Western has an access problem. While more students than ever want to come to Western, more students than ever are having to be turned away. There simply isn't the space. Fueled by the University's continued emphasis on academic excellence, regular placement among regional "best" in national publications, and the population influx known as the baby boom echo, Western has been inundated with the state's college-bound population. The Washington State Legislature, the Higher Education Coordinating Board, the Office of Financial Management-these bodies plus average citizens are hopeful that Western can address the access issue and let more students in. One solution to Western's access problem is to get more students through the system faster; in other words, to increase the efficiency with which students earn their degrees. If impediments to efficient degree completion are removed, the flow of students through the system increases, thus allaying some of the access problem. Indeed, as long as academic excellence remains high, such efficiency would not necessarily be a bad thing. Who would not want a system of any kind to work at its most efficient? Yet while many time-to-degree programs and policies may be talked about, investigated, and even implemented, one factor will need to remain constant: How will this increased effi¬ciency be measured? The most well-known paradigm of time-to-degree efficiency is the years it takes a student to earn their degree, and assumes a tradition-based four years as the optimum figure. This standard is, however, woefully out of step with the times. While four years may have been a realistic expectation for students attending public universities twenty-five years ago (or even further ago), for most contemporary students earning a degree in four years is not ealistic at all.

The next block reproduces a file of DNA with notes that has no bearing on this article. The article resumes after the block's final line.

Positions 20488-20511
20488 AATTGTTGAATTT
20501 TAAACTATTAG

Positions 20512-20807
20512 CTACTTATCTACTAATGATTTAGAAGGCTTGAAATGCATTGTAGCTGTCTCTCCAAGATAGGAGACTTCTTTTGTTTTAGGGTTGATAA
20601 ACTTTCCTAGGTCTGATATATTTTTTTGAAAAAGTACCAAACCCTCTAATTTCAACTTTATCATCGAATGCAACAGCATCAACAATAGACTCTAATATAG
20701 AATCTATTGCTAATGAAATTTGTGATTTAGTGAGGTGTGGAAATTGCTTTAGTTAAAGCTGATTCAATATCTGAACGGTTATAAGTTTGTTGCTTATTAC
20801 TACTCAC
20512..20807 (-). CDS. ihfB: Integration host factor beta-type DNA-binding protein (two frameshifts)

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McKinney, Gary (Gary Russell); Trimble, Joseph E.; and Andrieu-Parker, Jacqueline M., "The Graduation Efficiency Index: An Alternative Measure of Time-to Degree Progress" (1996). Office of Survey Research. 565.